Contributor: Loren Bahls - July 2012
Length Range: 47-74 µm
Width Range: 15-23 µm
Striae in 10 µm: 15-18 near valve center, 19-21 near the ends
Valves are moderately arched. The dorsal margin has three broadly rounded undulations, with the number of undulations consistent across large to small valves. The ventral margin is concave and follows the same curvature as the dorsal margin. The apices are protracted, broadly rounded and more narrow than the undulations. Distal raphe ends are curved toward the dorsal margin close to the valve ends. Striae are radiate throughout and are of two types: 1) complete striae that extend the width of the valve and 2) short striae that are interspersed between complete striae along the dorsal margin. A fine hyaline line is near and parallel to the ventral margin. Striae on either side of this line may be aligned or displaced. Areolae in the striae number 27-30 in 10 µm.
Basionym: Eunotia triodon
Author: Ehrenberg 1837
Length Range: µm
Striae in 10 µm:
Ehrenberg, C.G. (1837). Über ein aus fossilen Infusorien bestehendes, 1832 zu Brod verbacknes Bergmehl von der Grenzen Lapplands in Schweden. Bericht über die zur Bekanntmachung geeigneten Verhandlungen der Königlich-Preussischen Akademie der Wissenschaften zu Berlin 1837:43-45.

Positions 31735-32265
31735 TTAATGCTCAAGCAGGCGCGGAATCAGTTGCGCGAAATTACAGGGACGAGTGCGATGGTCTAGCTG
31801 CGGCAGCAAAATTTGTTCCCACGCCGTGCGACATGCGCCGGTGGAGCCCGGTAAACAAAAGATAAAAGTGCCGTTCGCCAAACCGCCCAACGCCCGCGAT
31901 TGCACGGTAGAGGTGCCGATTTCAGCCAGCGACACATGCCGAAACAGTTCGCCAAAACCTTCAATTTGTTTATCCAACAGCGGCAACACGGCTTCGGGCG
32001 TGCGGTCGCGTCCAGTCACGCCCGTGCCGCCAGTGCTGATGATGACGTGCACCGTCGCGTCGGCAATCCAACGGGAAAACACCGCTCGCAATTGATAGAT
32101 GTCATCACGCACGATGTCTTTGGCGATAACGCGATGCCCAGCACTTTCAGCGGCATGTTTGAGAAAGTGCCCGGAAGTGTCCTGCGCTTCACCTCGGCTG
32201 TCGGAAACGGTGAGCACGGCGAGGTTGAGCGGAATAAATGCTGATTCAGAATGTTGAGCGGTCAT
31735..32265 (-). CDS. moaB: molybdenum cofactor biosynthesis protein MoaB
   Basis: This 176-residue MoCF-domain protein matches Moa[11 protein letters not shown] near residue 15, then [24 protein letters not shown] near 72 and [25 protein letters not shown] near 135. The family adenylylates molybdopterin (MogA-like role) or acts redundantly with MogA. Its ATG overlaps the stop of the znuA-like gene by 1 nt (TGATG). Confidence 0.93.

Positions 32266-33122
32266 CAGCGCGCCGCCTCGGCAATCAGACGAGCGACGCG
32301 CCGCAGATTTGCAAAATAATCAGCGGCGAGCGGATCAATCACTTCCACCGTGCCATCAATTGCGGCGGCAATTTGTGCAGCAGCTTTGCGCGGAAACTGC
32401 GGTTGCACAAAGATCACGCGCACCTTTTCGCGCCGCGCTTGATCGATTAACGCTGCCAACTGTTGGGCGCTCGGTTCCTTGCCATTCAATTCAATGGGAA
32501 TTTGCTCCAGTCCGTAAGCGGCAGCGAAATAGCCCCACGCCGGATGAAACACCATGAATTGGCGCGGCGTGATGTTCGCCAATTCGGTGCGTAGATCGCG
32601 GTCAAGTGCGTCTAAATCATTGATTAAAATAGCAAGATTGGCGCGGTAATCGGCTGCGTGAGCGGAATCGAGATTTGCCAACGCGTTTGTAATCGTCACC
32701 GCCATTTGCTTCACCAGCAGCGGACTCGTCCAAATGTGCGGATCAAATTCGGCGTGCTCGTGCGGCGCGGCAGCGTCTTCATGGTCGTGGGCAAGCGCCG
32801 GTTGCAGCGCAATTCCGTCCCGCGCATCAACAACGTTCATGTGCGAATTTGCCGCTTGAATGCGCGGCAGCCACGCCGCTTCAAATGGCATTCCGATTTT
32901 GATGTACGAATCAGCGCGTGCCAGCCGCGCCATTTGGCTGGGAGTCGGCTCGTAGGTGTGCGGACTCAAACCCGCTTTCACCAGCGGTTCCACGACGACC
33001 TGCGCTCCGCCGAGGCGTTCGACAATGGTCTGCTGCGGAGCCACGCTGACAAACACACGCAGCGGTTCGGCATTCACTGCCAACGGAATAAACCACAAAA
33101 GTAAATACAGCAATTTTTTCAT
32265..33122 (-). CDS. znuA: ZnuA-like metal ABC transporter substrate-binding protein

Krammer, K. and Lange-Bertalot, H. (1991). Bacillariophyceae. 3. Teil: Centrales, Fragilariaceae, Eunotiaceae. . In Ettl, H., Gerloff, J., Heynig, H. & Mollenhauer, D. (Eds.). Süsswasserflora von Mitteleuropa. 2(3): 1-576. Gustav Fisher Verlag, Stuttgart, Germany.
Lange-Bertalot, H., Bak, M., Witkowski, A. and Tagliaventi, N. (2011). Eunotia and some related genera. Diatoms of the European Inland Waters and Comparable Habitats. 6: 747 pp.
Patrick, R.M. and Reimer, C.W. (1966). The Diatoms of the United States exclusive of Alaska and Hawaii, V. 1. Monographs of the Academy of Natural Sciences of Philadelphia 13.
Eunotia triodon is uncommon in the Northern Rockies and North Cascades. The specimens shown here are from Blodgett Lake in the Bitterroot Mountains of western Montana and Cutthroat Lake in northern Washington (photos below). Blodgett Lake is at an elevation of 3,000 m. Here pH measured 6.50 and specific conductance was 7 µS/cm.
Blodgett Lake, Selway-Bitterroot Wilderness, Bitterroot National Forest, Montana: home of Eunotia triodon.
Credit/Source: R. A. Carlsen
Adventurers and Scientists for Conservation volunteer Ryan Davis collecting Eunotia triodon at Cutthroat Lake, Washington, July 2013.
Credit/Source: Ryan Davis